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Michael Beechert’s Guide to the Stars: Biology Professor Elizabeth Smith

Dartmouth has a wealth of experienced professors who lead their respective research fields, while also working closely with students — inspiring them in the classroom and leading them in laboratory environments. And while at Dartblog we talk frequently about problems that need to be fixed at the College, there are still many bright spots. Our professors deserve more recognition for their achievements. As such, this is one of a series of posts that shines a spotlight on the best professors in Hanover:

Elizabeth Smith.jpgElizabeth Smith is the Paul M. Dauton, Jr. Professor of Biological Sciences and the Associate Dean of the Faculty for the Sciences. Her research is focused in the field of cell biology, to which she has made significant contributions during a career that has spanned over two decades.

Smith was educated at Agnes Scott College in the Atlanta suburb of Decatur, GA, where she received a B.A. with Honors in Biology in 1987. She then completed her Ph.D. in Cell and Developmental Biology at Emory University in 1992. Perhaps the humidity got to her, or perhaps not, but in any case Smith departed for colder pastures at the University of Minnesota, where she served as a postdoc from 1992 to 1998. Dartmouth came a-calling thereafter, and Smith has been in Hanover ever since. She received tenure in 2004, the rank of full professor in 2010, and her endowed chair in 2014. In the past few years, Smith has been especially busy when it comes to institutional service: from 2012 to 2015 she was Chair of the Biology Department, and in 2015 she was appointed Associate Dean of the Faculty for the Sciences.

Understanding Smith’s work, even on a basic level, may pose a bit of a challenge to those of us who had a tendency to develop sudden headaches during biology lectures in high school. It’s well worth the mental effort, though, in light of the fact that Smith’s research is both interesting — even from the perspective of someone without a scientific background — and applicable to important issues in human health. She sums up the activities of her lab as follows:

We use a combination of genetic, biochemical, structural and functional approaches to dissect the molecular mechanisms which control dynein-driven microtubule sliding to produce the high beat frequency and complex waveforms characteristic of motile eukaryotic cilia/flagella.

Cilia and flagella refer to the thin, wavy organelles — sub-units or components of a cell — that protrude outwards from the surface of almost every cell in the human body. There are two types of cilia, non-motile and motile. As the names imply, non-motile cilia do not move, whereas the motile variant do; I personally imagine the latter as the microbiological version of the waving, inflatable people you can see outside many a used car dealership.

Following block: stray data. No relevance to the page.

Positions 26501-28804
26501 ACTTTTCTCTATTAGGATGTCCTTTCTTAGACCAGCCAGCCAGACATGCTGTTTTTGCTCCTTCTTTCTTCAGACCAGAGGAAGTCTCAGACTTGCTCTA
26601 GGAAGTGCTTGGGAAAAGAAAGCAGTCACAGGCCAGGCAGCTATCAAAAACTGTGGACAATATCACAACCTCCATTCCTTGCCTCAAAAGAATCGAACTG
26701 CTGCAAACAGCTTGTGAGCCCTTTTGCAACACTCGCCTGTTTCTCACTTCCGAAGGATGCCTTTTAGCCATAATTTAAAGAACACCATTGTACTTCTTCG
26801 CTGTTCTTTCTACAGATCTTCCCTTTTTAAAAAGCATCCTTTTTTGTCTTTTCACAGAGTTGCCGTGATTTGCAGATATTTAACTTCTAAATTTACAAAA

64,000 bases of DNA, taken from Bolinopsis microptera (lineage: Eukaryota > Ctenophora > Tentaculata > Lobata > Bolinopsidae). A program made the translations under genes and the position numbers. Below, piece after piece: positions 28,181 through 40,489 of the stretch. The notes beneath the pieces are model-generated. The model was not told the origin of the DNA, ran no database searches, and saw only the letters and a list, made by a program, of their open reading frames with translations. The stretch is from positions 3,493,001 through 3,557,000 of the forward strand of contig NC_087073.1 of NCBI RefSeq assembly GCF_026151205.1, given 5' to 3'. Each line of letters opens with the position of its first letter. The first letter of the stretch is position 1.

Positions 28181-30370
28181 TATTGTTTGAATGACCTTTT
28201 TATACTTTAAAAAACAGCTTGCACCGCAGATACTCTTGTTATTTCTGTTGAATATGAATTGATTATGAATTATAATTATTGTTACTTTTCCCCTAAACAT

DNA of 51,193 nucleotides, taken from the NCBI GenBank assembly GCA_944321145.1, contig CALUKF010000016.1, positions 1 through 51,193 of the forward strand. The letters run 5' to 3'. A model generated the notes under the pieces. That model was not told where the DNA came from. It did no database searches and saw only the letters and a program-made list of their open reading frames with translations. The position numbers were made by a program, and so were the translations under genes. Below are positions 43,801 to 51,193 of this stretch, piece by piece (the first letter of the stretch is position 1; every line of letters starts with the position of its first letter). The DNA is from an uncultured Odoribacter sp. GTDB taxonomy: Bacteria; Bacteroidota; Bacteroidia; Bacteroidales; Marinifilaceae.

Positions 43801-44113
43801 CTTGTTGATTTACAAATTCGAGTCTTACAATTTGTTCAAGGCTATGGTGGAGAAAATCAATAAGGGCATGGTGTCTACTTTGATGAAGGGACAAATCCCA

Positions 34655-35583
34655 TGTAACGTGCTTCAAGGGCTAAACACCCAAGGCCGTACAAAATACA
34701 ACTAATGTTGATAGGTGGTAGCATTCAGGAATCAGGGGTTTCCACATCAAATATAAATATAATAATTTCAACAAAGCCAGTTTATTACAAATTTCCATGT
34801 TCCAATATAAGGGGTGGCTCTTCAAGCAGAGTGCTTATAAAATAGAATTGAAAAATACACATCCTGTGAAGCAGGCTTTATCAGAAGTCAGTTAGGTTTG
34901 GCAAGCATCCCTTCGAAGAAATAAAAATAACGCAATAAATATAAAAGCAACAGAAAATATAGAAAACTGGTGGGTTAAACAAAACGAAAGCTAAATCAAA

Professor Smith focuses on these motile cilia, which perform a variety of essential biological tasks ranging from the circulation of cerebral spinal fluid in the brain and the clearing of debris from the lungs to moving a fertilized egg to a woman’s uterus. As such, defects in the formation or behavior of cilia can manifest themselves in a host of problems like hydrocephaly, respiratory difficulties, and infertility.

Cilia perform their functions by beating in coordinated waves that are dictated by an extremely complex process dependent on dynein, a type of protein which is mainly responsible for converting chemical energy into work. To do its job, dynein moves along what are called microtubules, the tiny tubular bodies that form the internal structure of cilia, creating a force that leads to the organelles’ characteristic bending motion. The transmission of the signals that regulate dynein movement, and by extension the behavior of cilia, depends in large part on the presence and concentration of molecules such as calcium in a cell. Through research that has been consistently funded to the tune of millions of dollars by the NIH and other organizations, Smith explores the precise mechanisms and variables behind this very complicated dance.

In recent years, Smith has taught a range of undergraduate and graduate courses in the Biology Department, including Cell Structure and Function, Advanced Topics in Cell Biology, and The Molecular Mechanisms of Cellular Responses. She has sat on dozens of undergraduate and graduate thesis committees and has employed numerous students in her laboratory, many of whom have gone on to pursue related careers in academia and industry.

Among Smith’s more notable accomplishments, moreover, is the purchase of state-of-the-art microscope work stations for undergraduate biology courses, which was funded by grant money from the NSF’s Course, Curriculum, and Laboratory Improvement program. Her initiative here is the reason why students of cell biology at Dartmouth can now take advantage of modern microscopy. Currently, the equipment is shared with students from local schools through outreach programs; access to such advanced technology is unusual for rural areas. And in the little spare time that she has, Smith manages to do things like organize and co-chair this recent Gordon Research Conference, which brought together scientists and clinicians dedicated to understanding mucociliary clearance. Hopefully, this sort of collaboration will lead to new therapies for diseases such as cystic fibrosis.


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